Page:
Grand Mourier 
- Grand Mourier House
- Grand Mourier Cottage
The property is at the junction of Rue de l'Etocquet and Rue du Grand Mourier, St John
Type of property
Divided farmstead. This is a classic example of a farmstead which has been divided into separate residential units, each retaining the original name, but with the addition of 'house' and 'cottage' to two of them to distinguish between the three. 
Grand Mourier House was offered for sale in 2017 for £1,595,000 and sold the following year for £1.45 million. In 2020 it was sold again for £1.6 million, having been offered earlier at £1.85 million
Families associated with the property
- Sarre: Possibly owners in the 16th century
- Coutanche: After the German Occupation Agricultural War Claims were submitted by Charles and Clarence Coutanche, of Grand Mourier. At the start of the war an application for postponement of military service was submitted on behalf of Reginald Henry Coutanche (1919- ), a carpenter and joiner. Clarence Albert Coutanche (1918- ) submitted an application on his own behalf, as a farmer, as did his brother Charles John (1916- ). They were successful because in 1941 they were living here with their mother Emily Frances Coutanche, nee Paisnel (1881- ) and younger brothers Cyril Philip (1923- ) and Wilfred Ernest (1928- ). Cyril worked on the farm and when Wilfred left school he became an apprentice garage mechanic. He did not look after his wartime identity cards very well. He lost the first one and needed a further replacement when the second became mutilated.
- Baudains: There is a record of a Court hearing in 1873 after four members of the Arthur family and two Le Bruns were caught poaching rabbits on Grand Mourier land, owned by Jean Baudains, armed with rifles and accompanied by several dogs. The Court record, which does not reveal the outcome of the hearing, states that the six men refused to stop hunting despite being told to by Mr Baudains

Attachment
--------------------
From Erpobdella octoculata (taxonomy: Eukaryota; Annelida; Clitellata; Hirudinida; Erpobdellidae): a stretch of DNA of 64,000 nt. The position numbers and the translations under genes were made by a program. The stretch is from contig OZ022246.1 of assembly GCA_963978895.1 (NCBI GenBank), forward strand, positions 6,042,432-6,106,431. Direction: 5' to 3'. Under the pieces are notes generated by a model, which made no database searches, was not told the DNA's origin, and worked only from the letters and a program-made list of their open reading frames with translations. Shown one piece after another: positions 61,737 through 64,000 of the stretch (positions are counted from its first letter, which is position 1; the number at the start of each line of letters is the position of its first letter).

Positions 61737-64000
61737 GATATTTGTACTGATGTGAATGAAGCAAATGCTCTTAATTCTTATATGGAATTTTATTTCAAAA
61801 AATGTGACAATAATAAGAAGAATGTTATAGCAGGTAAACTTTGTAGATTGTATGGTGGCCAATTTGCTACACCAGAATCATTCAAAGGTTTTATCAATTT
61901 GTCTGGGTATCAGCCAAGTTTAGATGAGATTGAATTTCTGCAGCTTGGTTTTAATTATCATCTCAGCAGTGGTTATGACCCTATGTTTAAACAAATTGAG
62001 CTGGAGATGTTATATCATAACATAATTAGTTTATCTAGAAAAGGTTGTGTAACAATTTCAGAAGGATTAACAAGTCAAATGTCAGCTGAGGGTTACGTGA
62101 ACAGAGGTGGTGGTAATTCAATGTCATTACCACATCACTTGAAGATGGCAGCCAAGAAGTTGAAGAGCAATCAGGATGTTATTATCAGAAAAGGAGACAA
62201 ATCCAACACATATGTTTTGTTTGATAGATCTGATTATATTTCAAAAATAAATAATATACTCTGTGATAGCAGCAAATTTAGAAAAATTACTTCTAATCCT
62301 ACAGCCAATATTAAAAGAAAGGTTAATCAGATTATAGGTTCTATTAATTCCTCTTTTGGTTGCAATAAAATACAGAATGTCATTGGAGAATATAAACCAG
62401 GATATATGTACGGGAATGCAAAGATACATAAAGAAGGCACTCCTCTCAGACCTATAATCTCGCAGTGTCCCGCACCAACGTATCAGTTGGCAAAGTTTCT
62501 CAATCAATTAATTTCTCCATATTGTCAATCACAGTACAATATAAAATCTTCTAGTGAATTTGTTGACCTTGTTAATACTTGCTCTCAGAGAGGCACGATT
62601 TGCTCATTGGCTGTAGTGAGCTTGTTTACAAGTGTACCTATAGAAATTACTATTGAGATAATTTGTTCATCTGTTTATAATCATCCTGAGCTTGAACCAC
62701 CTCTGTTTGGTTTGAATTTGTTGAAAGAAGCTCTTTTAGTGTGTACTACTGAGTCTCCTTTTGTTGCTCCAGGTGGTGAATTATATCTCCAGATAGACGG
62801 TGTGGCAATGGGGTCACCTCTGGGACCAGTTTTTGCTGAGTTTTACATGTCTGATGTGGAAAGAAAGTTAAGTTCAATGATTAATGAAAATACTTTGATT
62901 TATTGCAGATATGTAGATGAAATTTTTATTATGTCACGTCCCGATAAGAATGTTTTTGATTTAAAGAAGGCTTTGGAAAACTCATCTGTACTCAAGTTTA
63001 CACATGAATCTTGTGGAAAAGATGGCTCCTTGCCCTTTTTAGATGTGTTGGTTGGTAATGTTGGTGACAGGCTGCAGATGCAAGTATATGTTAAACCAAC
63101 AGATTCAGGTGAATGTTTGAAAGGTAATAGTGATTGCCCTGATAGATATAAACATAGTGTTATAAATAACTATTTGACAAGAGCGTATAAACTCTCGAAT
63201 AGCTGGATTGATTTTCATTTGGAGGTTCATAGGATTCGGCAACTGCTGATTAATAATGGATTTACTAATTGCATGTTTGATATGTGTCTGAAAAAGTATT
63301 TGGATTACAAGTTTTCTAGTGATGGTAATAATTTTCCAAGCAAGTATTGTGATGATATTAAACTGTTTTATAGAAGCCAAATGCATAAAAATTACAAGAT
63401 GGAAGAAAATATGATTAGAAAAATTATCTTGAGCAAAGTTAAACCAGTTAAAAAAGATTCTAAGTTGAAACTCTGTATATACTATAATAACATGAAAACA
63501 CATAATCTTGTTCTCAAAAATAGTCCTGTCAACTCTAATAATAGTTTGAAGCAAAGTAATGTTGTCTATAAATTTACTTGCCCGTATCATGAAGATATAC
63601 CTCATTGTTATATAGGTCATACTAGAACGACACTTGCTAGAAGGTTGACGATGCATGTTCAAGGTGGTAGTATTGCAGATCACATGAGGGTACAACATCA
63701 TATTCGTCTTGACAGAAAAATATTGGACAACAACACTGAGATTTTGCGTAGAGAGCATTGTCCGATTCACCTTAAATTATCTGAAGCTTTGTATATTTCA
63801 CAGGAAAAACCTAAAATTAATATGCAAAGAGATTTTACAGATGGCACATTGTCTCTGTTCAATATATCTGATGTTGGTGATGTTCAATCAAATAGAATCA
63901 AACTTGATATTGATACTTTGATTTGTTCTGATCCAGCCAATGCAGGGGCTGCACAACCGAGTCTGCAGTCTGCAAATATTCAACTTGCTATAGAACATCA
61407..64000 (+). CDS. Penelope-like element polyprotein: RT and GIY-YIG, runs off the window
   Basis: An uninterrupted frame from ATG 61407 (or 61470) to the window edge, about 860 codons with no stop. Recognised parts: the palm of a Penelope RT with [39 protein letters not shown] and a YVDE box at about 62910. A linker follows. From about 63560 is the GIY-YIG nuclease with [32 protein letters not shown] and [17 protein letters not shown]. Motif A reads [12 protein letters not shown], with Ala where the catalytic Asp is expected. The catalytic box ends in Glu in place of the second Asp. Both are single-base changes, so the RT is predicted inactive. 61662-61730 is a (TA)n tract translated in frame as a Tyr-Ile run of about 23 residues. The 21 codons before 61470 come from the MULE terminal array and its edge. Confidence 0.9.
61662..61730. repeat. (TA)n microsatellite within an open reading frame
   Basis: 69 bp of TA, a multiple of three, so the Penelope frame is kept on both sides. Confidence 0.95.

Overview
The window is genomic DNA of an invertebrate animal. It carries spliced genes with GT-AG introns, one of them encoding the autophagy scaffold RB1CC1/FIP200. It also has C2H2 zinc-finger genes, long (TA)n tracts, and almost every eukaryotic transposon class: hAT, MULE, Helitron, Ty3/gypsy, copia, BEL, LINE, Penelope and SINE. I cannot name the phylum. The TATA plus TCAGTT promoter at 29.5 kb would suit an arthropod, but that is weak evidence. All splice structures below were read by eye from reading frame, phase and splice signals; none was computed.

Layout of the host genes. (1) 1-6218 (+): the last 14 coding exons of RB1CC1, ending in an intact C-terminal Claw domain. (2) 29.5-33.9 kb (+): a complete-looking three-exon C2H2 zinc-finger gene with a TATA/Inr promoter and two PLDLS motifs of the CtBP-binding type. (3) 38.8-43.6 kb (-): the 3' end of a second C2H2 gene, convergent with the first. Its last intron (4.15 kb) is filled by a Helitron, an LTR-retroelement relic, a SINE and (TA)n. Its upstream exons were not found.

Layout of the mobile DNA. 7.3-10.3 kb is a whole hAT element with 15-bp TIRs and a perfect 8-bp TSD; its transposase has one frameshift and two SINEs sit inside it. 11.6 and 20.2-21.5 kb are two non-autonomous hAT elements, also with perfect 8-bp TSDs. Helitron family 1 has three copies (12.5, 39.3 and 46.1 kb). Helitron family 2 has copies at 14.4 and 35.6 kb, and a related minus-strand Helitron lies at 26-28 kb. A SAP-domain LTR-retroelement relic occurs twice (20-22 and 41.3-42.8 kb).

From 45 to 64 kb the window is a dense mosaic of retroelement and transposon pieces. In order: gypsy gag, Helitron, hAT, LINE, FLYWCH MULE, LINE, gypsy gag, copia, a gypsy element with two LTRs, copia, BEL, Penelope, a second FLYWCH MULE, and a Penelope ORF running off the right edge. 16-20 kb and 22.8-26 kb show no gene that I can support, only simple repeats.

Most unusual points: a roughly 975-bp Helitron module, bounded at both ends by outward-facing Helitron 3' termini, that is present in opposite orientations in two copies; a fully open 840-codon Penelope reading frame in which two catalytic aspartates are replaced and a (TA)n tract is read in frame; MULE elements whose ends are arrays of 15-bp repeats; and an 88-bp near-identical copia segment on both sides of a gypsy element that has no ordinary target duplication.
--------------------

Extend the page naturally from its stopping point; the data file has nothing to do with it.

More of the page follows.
Historic Environment Record entry
Historic farm group with 18th century origins, both houses retaining their proportions and good stonework. Of note to the interior is the 18th century fireplace.
The principal house, although mid-late 18th century, preserves the earlier idea of wings for farm buildings on the east and west, thus forming a courtyard in front of the house. The house emulates the polite architecture of Georgian fashion but with a continuing local character.
There must have been an earlier house as several chamfered window lintels have been reused in the outhouse.
Shown on the Richmond Map of 1795.
Two-storey, five bay, with two-storey, two-bay wing to east, with further 20th century extension to east. 19th century house projecting south from east wing.
Bakehouse to south west; garden wall now open to swimming pool behind, connecting bakehouse to house. Converted outbuildings to south west.
Old Jersey Houses
Grand Mourier, St John, is stated in its Volume 1 entry to be of mid-18th century construction. It seems to justify its place in this volume because several window lintels from an older property have been incorporated in the structure. The author also refers to a 'curious stone slab' but fails to state its purpose with any degree of certainty.
The only indication of who might have lived here is that 'it probably belonged to a junior branch of the Sarre family, of Le Vieux Manoir, in the 16th century.
Notes and references
- ↑ The HER entry describes the property as La Grand Mourier House, in La Rue du Grande Mourier. The correct spelling is Grand Mourier and Rue du Grand Mourier
- ↑ The photographs on this page are of what is now known as Grand Mourier House, but the 2018 almanac listing showed Grand Mourier, Grand Murier House and Grand Mourier Cottage as adjacent properties in Rue du Grand Mourier. There is another house nearby, in Rue du Sorel, called Petit Mourier, but it is not connected to this property